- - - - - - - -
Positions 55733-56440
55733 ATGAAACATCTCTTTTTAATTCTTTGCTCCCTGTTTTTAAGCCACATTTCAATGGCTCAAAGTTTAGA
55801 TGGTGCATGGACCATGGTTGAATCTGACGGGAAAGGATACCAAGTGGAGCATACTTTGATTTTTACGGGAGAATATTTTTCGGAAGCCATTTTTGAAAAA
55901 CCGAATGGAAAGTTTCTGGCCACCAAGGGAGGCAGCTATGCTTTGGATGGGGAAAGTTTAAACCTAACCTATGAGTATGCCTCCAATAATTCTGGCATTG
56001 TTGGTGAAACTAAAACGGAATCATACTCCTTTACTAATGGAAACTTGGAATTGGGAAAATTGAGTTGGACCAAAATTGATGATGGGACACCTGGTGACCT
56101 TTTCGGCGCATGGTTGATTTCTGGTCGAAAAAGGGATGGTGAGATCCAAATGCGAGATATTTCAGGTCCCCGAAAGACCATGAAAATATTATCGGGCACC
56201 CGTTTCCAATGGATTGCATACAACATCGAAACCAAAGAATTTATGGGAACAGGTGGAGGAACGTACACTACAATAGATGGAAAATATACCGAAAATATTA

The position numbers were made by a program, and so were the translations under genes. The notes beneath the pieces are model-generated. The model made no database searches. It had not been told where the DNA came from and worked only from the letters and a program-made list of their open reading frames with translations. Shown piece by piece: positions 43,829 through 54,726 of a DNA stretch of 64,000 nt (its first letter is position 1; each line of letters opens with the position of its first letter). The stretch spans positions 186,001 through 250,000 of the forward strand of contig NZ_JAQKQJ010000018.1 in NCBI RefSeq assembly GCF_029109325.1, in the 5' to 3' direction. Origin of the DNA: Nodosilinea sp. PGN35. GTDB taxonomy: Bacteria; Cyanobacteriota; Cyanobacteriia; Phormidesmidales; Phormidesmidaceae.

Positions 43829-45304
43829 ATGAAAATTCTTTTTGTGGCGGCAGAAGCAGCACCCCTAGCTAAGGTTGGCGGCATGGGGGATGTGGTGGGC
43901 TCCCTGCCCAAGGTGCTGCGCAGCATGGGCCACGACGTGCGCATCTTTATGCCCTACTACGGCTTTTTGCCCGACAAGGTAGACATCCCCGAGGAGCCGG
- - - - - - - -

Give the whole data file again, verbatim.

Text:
Positions 55733-56440
55733 ATGAAACATCTCTTTTTAATTCTTTGCTCCCTGTTTTTAAGCCACATTTCAATGGCTCAAAGTTTAGA
55801 TGGTGCATGGACCATGGTTGAATCTGACGGGAAAGGATACCAAGTGGAGCATACTTTGATTTTTACGGGAGAATATTTTTCGGAAGCCATTTTTGAAAAA
55901 CCGAATGGAAAGTTTCTGGCCACCAAGGGAGGCAGCTATGCTTTGGATGGGGAAAGTTTAAACCTAACCTATGAGTATGCCTCCAATAATTCTGGCATTG
56001 TTGGTGAAACTAAAACGGAATCATACTCCTTTACTAATGGAAACTTGGAATTGGGAAAATTGAGTTGGACCAAAATTGATGATGGGACACCTGGTGACCT
56101 TTTCGGCGCATGGTTGATTTCTGGTCGAAAAAGGGATGGTGAGATCCAAATGCGAGATATTTCAGGTCCCCGAAAGACCATGAAAATATTATCGGGCACC
56201 CGTTTCCAATGGATTGCATACAACATCGAAACCAAAGAATTTATGGGAACAGGTGGAGGAACGTACACTACAATAGATGGAAAATATACCGAAAATATTA

The position numbers were made by a program, and so were the translations under genes. The notes beneath the pieces are model-generated. The model made no database searches. It had not been told where the DNA came from and worked only from the letters and a program-made list of their open reading frames with translations. Shown piece by piece: positions 43,829 through 54,726 of a DNA stretch of 64,000 nt (its first letter is position 1; each line of letters opens with the position of its first letter). The stretch spans positions 186,001 through 250,000 of the forward strand of contig NZ_JAQKQJ010000018.1 in NCBI RefSeq assembly GCF_029109325.1, in the 5' to 3' direction. Origin of the DNA: Nodosilinea sp. PGN35. GTDB taxonomy: Bacteria; Cyanobacteriota; Cyanobacteriia; Phormidesmidales; Phormidesmidaceae.

Positions 43829-45304
43829 ATGAAAATTCTTTTTGTGGCGGCAGAAGCAGCACCCCTAGCTAAGGTTGGCGGCATGGGGGATGTGGTGGGC
43901 TCCCTGCCCAAGGTGCTGCGCAGCATGGGCCACGACGTGCGCATCTTTATGCCCTACTACGGCTTTTTGCCCGACAAGGTAGACATCCCCGAGGAGCCGG